# Distribution of reciprocal of regression coefficient

Suppose that we have a linear model $y_i = \beta_0 + \beta_1 x_i + \epsilon_i$ that meets all the standard regression (Gauss-Markov) assumptions. We are interested in $\theta = 1/\beta_1$.

Question 1: What assumptions are necessary for the distribution of $\hat{\theta}$ to be well defined? $\beta_1 \neq 0$ would be important—any others?

Question 2: Add the assumption that the errors follow a normal distribution. We know that, if $\hat{\beta}_1$ is the MLE and $g(\cdot)$ is a monotonic function, then $g\left(\hat{\beta}_1\right)$ is the MLE for $g(\beta_1)$. Is monotonicity only necessary in the neighborhood of $\beta_1$? In other words, is $\hat{\theta} = 1/\hat{\beta}$ the MLE? The continuous mapping theorem at least tells us that this parameter is consistent.

Question 3: Are both the Delta Method and the bootstrap both appropriate means for finding the distribution of $\hat{\theta}$?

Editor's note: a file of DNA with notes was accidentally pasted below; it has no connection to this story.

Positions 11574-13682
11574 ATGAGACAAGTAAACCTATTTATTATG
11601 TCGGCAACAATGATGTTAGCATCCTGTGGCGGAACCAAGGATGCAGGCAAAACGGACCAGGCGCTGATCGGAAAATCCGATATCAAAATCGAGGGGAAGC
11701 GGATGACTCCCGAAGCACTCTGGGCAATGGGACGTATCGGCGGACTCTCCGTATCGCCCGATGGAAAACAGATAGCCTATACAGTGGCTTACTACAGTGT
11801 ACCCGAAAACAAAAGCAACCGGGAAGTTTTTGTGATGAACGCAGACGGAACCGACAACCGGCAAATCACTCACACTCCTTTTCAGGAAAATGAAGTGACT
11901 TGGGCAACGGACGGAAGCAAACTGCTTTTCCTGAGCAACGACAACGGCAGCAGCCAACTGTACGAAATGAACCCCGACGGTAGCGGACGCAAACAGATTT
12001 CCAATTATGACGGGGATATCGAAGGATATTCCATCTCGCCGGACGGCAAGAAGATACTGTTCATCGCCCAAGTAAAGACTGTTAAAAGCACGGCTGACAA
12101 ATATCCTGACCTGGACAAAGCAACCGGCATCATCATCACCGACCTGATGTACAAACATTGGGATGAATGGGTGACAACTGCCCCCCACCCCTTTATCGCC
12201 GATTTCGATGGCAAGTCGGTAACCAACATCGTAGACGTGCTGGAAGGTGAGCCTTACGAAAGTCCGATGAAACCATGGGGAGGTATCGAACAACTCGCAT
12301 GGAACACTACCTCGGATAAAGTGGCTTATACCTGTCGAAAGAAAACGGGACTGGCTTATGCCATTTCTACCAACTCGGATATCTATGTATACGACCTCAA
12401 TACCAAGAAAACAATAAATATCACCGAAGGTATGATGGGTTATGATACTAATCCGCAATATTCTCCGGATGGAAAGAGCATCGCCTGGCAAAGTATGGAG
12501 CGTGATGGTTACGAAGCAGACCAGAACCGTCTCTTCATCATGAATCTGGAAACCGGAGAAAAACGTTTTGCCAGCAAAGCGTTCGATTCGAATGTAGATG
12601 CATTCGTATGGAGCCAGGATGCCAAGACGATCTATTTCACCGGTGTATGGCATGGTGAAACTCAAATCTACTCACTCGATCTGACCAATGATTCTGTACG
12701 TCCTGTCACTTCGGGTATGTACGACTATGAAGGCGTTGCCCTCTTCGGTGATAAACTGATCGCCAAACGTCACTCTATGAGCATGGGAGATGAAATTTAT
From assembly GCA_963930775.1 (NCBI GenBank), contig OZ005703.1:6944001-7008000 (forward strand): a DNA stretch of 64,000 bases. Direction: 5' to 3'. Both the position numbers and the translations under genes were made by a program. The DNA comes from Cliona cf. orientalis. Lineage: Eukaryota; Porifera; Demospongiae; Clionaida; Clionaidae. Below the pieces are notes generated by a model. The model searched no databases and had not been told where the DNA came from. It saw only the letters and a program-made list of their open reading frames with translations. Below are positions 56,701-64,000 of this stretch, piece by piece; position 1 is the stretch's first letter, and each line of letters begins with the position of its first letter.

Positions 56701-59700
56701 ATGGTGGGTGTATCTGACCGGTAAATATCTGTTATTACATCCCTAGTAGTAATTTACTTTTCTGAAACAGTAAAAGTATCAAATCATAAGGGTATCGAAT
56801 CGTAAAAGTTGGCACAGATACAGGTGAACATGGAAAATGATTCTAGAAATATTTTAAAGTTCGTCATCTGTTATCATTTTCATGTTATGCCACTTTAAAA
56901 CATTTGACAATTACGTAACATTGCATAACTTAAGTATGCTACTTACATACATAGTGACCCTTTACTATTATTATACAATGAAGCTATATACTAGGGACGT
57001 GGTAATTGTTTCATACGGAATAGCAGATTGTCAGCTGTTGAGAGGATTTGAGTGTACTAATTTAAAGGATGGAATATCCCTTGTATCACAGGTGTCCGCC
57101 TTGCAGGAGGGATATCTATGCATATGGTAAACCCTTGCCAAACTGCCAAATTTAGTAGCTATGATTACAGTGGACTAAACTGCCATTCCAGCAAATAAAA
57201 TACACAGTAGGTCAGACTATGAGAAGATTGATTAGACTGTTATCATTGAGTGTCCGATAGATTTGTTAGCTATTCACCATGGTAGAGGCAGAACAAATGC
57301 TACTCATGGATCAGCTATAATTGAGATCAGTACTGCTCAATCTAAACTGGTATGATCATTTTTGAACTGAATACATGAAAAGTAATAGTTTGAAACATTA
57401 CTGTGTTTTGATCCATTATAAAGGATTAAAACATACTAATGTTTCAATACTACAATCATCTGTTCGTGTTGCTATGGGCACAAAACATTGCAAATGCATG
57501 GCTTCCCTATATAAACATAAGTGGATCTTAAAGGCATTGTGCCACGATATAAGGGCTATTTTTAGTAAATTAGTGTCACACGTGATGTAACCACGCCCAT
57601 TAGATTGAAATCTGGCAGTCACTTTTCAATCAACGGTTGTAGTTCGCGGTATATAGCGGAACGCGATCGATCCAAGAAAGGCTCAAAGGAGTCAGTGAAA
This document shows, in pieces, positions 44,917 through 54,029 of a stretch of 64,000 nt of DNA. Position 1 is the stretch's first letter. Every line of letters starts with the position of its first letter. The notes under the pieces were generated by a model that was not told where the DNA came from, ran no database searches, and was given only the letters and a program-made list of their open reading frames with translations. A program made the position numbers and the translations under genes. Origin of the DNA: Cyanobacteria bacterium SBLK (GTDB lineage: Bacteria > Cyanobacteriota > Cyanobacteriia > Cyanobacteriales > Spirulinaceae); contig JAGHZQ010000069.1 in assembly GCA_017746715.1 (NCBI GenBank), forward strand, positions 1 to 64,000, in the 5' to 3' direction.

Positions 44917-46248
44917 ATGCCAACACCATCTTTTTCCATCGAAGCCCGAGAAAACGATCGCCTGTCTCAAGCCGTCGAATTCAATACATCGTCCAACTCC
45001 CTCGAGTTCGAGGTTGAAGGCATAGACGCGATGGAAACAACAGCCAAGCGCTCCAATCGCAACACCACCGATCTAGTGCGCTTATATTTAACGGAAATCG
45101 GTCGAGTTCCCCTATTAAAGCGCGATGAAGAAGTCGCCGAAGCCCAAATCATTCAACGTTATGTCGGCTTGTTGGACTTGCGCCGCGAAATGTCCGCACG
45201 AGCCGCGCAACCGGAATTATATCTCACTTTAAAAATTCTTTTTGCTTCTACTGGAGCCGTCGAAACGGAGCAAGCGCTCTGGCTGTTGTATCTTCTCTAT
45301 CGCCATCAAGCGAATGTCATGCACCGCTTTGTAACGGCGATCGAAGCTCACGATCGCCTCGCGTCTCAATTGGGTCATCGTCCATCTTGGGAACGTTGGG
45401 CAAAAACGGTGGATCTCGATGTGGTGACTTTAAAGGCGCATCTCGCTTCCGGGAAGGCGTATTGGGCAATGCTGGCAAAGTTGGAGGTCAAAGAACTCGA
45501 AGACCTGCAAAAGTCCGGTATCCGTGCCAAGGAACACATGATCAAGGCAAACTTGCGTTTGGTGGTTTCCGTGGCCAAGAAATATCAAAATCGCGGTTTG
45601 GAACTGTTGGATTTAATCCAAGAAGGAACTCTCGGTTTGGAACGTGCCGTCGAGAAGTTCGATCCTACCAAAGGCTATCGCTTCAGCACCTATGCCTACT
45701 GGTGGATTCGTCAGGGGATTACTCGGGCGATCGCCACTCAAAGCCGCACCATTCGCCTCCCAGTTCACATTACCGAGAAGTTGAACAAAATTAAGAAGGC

Question 4: How do these answer changes for the parameter $\gamma = \beta_0 / \beta_1$?

Aside: We might consider rearranging the problem to give

to estimate the parameters directly. This doesn’t seem to work to me as the Gauss-Markov assumptions no longer make sense here; we can’t talk about $\text{E}[\epsilon \mid y]$, for example. Is this interpretation correct?

Q1. If $\hat\beta_1$ is the MLE of $\beta_1$, then $\hat\theta$ is the MLE of $\theta$ and $\beta_1 \neq 0$ is a sufficient condition for this estimator to be well-defined.

Q2. $\hat\theta = 1/\hat\beta$ is the MLE of $\theta$ by invariance property of the MLE. In addition, you do not need monotonicity of $g$ if you do not need to obtain its inverse. There is only need for $g$ to be well-defined at each point. You can check this in Theorem 7.2.1 pp. 350 of “Probability and Statistical Inference” by Nitis Mukhopadhyay.

Q3. Yes, you can use both methods, I would also check the profile likelihood of $\theta$.

Q4. Here, you can reparameterise the model in terms of the parameters of interest $(\theta,\gamma)$. For instance, the MLE of $\gamma$ is $\hat\gamma=\hat\beta_0/\hat\beta_1$ and you can calculate the profile likelihood of this parameter or its bootstrap distribution as usual.

The approach you mention at the end is incorrect, you are actually considering a “calibration model” which you can check in the literature. The only thing you need is to reparameterise in terms of the parameters of interest.

I hope this helps.

Kind regards.